The area of finance is one of significant concern. Money must be found to expand the quality of women’s programs. Over the course of time, the number of intercollegiate sports for men supported by an institution stabilized, and to a great extent was determined by the monies available. Even if universities had an equal number of women’s sports in their intercollegiate program, the increased funding necessary to bring them into compliance was not always obtainable. Unless additional funds were made available, it would mean that monies would have to be distributed more equitably or a curtailment of offerings (usually for men) be considered. Title IX requires equity by program, not necessarily by sport. The need for locker rooms, athletic training areas and conditioning facilities for the women sometimes placed an additional strain on the budget. In most instances, facilities were already present for the men’s teams, and the only compromise necessary required the sharing of existing facilities. The major outcome, therefore, was that the women finally managed to escape from the old, tiny gym that had grown too archaic for men’s sports.

The question of administrative authority had to be faced. For many male athletic directors who have been used to running their own ship it was rather disconcerting to be told they must not only take on more passengers, but also modify their mode of operation. Directors of the women’s program, regardless of their tenure, had administered their program in a different way. This was a result of both their limited finances and their selected goals. University presidents quickly solved the potential problem of a power struggle by making their women’s athletic director responsible to her male counterpart, giving her the title of assistant or associate director. With this title she continued to be responsible for the women’s program, or was assigned a certain area of responsibility in both the men’s and women’s programs.

Unfortunately, all institutions have not entered into the spirit of Title IX, to say nothing of the actual need for compliance. There are institutions, however, in which male and female administrators are cooperating in actions that will make athletics an important part of the lives of all the athletes on their campus…male and female alike.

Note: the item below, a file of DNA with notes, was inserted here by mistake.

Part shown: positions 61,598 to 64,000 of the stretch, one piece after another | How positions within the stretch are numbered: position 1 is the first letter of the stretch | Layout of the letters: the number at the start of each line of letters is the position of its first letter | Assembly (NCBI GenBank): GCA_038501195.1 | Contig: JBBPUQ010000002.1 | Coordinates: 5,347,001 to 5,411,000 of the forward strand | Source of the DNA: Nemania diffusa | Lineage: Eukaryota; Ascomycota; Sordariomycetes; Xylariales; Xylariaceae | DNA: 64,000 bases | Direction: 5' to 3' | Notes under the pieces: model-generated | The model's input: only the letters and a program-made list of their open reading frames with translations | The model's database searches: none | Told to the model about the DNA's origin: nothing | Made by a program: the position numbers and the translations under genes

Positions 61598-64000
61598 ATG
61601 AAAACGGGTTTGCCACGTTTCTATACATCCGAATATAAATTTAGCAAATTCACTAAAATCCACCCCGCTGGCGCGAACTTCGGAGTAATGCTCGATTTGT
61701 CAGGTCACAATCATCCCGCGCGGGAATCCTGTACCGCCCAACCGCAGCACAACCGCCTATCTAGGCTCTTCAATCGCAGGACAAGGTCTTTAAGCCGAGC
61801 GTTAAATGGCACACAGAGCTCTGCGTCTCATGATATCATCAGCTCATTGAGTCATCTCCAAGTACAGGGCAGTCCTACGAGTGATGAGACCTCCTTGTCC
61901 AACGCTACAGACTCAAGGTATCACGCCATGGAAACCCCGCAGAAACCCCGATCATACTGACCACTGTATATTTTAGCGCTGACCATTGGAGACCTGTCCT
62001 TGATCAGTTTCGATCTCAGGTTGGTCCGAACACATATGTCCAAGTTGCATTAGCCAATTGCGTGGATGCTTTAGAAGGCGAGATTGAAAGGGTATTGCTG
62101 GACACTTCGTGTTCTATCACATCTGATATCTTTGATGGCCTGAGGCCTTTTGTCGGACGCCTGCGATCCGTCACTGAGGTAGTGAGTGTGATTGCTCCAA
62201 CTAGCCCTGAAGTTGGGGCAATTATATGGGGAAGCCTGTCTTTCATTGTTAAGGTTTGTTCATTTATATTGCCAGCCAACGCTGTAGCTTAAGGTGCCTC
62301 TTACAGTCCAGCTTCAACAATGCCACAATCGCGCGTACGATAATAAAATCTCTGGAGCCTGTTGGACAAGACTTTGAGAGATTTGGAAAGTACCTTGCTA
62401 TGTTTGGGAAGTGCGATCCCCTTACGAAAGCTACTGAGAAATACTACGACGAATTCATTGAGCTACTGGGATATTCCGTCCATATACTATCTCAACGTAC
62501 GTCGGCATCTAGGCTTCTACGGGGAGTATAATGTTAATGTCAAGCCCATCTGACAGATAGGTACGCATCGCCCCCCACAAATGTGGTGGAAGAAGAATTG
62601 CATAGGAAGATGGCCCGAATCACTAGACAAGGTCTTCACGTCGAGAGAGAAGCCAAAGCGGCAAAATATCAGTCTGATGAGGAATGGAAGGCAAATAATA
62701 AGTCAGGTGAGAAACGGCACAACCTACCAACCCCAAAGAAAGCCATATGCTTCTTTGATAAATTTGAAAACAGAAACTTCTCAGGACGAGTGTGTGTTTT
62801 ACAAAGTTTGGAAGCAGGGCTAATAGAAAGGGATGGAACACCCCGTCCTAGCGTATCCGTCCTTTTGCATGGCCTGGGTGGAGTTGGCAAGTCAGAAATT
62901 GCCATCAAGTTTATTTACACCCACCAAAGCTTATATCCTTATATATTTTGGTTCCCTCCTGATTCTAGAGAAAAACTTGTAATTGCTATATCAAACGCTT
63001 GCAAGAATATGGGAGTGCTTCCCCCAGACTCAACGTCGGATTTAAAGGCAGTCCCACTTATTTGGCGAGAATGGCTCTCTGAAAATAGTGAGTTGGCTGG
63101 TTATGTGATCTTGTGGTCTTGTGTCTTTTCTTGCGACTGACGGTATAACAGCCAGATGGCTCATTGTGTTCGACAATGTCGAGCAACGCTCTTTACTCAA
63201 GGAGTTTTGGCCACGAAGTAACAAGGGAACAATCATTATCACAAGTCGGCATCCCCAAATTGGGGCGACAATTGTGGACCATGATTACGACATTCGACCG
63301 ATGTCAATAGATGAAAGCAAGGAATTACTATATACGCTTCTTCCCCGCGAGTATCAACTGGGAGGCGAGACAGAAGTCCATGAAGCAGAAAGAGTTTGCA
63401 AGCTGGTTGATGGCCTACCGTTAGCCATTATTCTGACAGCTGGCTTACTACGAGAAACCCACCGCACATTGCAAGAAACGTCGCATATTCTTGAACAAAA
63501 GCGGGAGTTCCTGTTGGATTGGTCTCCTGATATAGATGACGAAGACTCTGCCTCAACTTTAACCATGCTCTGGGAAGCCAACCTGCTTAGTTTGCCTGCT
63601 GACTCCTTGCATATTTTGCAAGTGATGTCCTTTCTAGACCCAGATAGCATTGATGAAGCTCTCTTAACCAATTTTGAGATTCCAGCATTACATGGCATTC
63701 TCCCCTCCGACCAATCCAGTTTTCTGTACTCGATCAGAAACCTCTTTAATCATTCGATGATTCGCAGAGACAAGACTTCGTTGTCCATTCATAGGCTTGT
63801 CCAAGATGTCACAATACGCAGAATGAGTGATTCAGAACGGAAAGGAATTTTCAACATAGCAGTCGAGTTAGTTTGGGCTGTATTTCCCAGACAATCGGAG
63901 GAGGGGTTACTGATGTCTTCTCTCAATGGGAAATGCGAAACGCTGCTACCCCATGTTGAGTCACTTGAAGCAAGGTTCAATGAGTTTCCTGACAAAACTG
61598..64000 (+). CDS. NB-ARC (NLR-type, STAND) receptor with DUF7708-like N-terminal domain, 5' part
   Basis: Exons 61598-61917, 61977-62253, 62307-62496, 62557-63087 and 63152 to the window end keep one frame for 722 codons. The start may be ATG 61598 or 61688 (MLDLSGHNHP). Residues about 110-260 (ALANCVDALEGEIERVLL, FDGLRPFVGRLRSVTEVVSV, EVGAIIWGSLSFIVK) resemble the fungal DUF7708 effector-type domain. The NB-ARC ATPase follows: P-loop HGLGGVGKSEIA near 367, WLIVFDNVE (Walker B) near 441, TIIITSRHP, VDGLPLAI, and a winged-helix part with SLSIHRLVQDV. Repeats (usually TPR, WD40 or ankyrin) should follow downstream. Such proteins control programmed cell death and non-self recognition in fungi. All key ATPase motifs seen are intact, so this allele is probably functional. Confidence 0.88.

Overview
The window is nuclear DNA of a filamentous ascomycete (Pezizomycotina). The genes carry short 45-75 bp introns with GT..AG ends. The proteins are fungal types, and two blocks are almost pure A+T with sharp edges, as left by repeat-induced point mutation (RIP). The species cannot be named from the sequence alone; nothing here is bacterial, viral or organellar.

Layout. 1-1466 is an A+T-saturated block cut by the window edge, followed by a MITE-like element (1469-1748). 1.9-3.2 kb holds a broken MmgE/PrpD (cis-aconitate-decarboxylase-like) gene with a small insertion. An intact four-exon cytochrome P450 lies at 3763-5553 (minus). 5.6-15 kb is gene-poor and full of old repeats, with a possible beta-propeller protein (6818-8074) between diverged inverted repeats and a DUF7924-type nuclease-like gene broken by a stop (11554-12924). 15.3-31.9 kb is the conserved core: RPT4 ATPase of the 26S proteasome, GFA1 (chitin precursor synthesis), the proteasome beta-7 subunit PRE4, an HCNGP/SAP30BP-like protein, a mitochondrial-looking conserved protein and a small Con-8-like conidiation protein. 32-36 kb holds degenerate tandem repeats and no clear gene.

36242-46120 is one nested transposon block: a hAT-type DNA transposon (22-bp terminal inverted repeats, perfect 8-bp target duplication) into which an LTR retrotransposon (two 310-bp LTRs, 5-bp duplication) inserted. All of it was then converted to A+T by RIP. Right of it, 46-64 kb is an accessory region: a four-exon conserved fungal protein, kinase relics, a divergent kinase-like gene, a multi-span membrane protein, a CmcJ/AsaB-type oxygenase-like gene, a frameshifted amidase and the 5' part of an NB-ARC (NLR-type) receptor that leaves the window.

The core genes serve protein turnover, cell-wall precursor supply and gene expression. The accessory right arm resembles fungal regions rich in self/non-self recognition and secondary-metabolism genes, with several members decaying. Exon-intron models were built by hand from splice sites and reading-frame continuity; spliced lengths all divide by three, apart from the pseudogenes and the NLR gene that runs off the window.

What has this meant specifically to those women who have experienced the transition? For the female athlete it has been revolutionary. The opportunity to receive financial aid; a coach whose primary responsibility is coaching; facilities that are reserved for times during which her team can practice and compete; uniforms, instead of gym suits; quality equipment and, better yet, enough of it; athletic trainers and sports information directors who take an interest in them, etc., etc., etc.

A different atmosphere and different expectations surround the female coach. Her fellow coaches are not necessarily other women. Expert knowledge of her sport as well as the ability to recruit and work with the highly skilled athlete are two qualities that now are expected of her. The pressures felt by any visible program at institutions of higher education are passed on to her, and these she has added her own desire to be successful.

Life for the female administrator of a women’s athletic program has changed dramatically. Previously there was a friendly give-and-take with “club sponsors and team representatives” who only had to answer to an institutional concern for professional ethics and the student’s desire to participate. Administrative responsibilities now include a highly organized program which must function within a labyrinth of rules and regulations, staff meetings, scheduling of events, and search committees for new personnel. Many women administrators find the challenge of all this change to be exciting. Few, however, enjoy the adversary role cast upon them. They are often expected to battle for budgets, threaten for Title IX compliance, and are generally assumed to be ignorant concerning the needs of football.

Women do not have a priority on change, which has also invaded the lives of men in athletics. Male athletes may feel like they did when they were younger and their little sister followed them to the sandlot. Some male coaches feel women in the profession have yet to “pay their dues”. And male administrators now find themselves responsible for another program which is/was run by women, many of them inexperienced but highly determined to succeed.

Yes, everyone must now function in a different climate. Men may still be King of the Athletic Mountain, but they are not alone on the mountain anymore. Perhaps time will lead people in athletics to discover a new kind of satisfaction in meeting the challenges ahead, together.

The late Dr. Mary Roby, who passed away in January at the age of 85, was Athletic Director for Women and Professor of Physical Education at the University of Arizona. She was one of the first women to serve on the United States Sports Academy’s Board of Trustees, joining Dr. Judith Sweet on the Academy’s board in 1984. Roby was also one of the first women named to the NACDA’s Executive Committee. She was vice president of the Pac-10 Conference and was a founder and board member of the Council of Collegiate Women Athletic Administrators. This column first appeared in the March-April 1980 issue of the USSA News.